Japan’s newly appointed ambassador to China, Shinichi Nishimiya, passed away suddenly yesterday in Tokyo. He was hospitalized last week after collapsing outside his home. Ambassador Nishimiya was sixty years old.
Ambassador Nishimiya was well-known in the United States as one of Japan’s most energetic and passionate diplomats. Educated in the United Kingdom, he represented Japan here in United States multiple times, and he emerged as one of the Ministry of Foreign Affairs’ leading America hands. Nishimiya headed up the North American Affairs Bureau from 2007. Most recently, he served as Japan’s consul-general in New York before becoming deputy minister in 2010.
This fall he was to replace Ambassador Uichiro Niwa, the former chairman of Itochu, Ltd., as Japan’s ambassador to the People’s Republic of China. Nishimiya previously served in Japan’s embassy in Beijing from 2005, while tensions between Japan and China were running high.
Ambassador Nishimiya would have taken over the role of ambassador in Beijing at a moment of deep contention in the Japan-China relationship. Chinese activism against Japan has spread throughout the country with demonstrations in over fifty Chinese cities this weekend, including attacks against Japanese businesses. Diplomatic tensions between Tokyo and Beijing were exacerbated in the fall of 2010 when a Chinese fishing trawler captain unexpectedly rammed two Japan Coast Guard vessels in the waters near the Senkaku/Diaoyu Islands. Within Japan, increasingly strident calls for a more active defense of these islands against Chinese activists flared up again after nine Hong Kong-based activists landed there in mid-August. This latest round of popular Chinese demonstrations comes as China begins a transition in leadership.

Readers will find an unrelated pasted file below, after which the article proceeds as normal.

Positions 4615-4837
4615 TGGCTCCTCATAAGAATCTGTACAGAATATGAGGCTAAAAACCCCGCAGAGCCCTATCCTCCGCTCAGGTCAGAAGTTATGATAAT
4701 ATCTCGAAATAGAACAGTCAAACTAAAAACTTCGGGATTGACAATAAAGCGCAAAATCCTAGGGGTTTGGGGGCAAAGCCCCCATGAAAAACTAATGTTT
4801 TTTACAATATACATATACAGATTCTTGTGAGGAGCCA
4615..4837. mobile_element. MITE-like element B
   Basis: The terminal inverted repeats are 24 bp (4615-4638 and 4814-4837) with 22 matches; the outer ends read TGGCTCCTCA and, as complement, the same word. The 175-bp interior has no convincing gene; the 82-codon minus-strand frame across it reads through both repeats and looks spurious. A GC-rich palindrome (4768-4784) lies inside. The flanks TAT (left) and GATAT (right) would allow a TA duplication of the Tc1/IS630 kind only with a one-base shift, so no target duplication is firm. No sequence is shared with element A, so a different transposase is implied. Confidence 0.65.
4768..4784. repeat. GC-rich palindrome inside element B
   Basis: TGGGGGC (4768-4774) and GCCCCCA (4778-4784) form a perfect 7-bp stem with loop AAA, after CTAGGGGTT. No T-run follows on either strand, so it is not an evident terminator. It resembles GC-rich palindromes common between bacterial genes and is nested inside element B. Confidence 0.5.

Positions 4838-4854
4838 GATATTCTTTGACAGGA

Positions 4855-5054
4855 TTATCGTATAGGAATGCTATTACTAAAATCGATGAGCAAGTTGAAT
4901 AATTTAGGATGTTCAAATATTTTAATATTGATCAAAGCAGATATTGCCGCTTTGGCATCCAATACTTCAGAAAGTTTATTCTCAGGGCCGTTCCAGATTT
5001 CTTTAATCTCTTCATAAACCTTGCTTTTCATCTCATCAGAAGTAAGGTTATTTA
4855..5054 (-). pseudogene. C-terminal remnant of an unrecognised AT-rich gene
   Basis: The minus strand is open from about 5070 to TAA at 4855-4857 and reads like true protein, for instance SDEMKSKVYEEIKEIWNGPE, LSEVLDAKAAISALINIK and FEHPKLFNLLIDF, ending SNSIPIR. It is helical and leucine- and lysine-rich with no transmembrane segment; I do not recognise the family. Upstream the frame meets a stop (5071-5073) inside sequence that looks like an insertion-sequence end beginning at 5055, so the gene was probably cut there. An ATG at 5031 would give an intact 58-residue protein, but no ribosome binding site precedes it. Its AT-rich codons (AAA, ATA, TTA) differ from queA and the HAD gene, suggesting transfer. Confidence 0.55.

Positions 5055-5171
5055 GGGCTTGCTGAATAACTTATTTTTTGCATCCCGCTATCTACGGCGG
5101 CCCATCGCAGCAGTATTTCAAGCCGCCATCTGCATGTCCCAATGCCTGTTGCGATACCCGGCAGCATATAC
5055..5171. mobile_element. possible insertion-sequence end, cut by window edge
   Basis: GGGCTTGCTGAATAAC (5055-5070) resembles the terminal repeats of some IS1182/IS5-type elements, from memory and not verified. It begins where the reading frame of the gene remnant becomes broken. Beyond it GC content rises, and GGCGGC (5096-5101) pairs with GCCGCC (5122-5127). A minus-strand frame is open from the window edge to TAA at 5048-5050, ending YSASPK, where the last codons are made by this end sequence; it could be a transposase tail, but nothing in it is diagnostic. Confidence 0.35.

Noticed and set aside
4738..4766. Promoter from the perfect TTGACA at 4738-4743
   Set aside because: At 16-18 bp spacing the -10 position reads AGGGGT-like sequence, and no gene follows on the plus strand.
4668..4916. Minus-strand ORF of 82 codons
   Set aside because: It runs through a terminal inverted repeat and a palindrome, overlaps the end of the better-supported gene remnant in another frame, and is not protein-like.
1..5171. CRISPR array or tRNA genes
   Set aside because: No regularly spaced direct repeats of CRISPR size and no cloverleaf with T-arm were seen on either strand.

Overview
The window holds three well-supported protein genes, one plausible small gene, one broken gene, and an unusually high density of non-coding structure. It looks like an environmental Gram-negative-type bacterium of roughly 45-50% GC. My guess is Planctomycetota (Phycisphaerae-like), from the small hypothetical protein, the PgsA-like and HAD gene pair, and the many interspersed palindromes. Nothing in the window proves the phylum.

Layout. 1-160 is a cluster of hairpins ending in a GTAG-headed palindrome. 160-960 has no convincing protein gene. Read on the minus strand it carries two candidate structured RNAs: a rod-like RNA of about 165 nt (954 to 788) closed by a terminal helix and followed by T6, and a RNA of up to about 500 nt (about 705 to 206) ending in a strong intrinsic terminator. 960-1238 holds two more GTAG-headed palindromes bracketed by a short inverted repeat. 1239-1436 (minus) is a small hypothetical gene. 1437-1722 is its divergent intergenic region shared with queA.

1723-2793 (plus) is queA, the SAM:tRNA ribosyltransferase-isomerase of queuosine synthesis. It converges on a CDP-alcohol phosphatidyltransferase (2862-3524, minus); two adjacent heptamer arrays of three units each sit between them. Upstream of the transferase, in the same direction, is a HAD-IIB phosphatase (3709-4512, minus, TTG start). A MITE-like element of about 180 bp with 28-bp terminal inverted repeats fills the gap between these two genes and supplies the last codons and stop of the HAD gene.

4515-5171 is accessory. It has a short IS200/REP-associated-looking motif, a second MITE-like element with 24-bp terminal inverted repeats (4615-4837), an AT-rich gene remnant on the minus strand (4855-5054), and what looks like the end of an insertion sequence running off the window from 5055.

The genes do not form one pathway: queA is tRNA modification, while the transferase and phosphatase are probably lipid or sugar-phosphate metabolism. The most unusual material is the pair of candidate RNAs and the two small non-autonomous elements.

Ambassador Nishimiya’s vibrant personality and energetic advocacy of Japanese foreign policy goals would have served him well in Beijing. In a press conference in Tokyo on September 17, a visibly saddened Foreign Minister Koichiro Gemba acknowledged the loss of one of Japan’s leading diplomats, but noted that it will take some time to find someone capable of taking his place in Beijing.
Here in the United States, he will be deeply missed. Ambassador Nishimiya was a frequent guest at the Council on Foreign Relations in New York. He was a lively contributor to our discussions and a conspicuously good friend to the United States. Our condolences are extended to Ambassador Nishimiya’s family and to his colleagues at the Ministry of Foreign Affairs.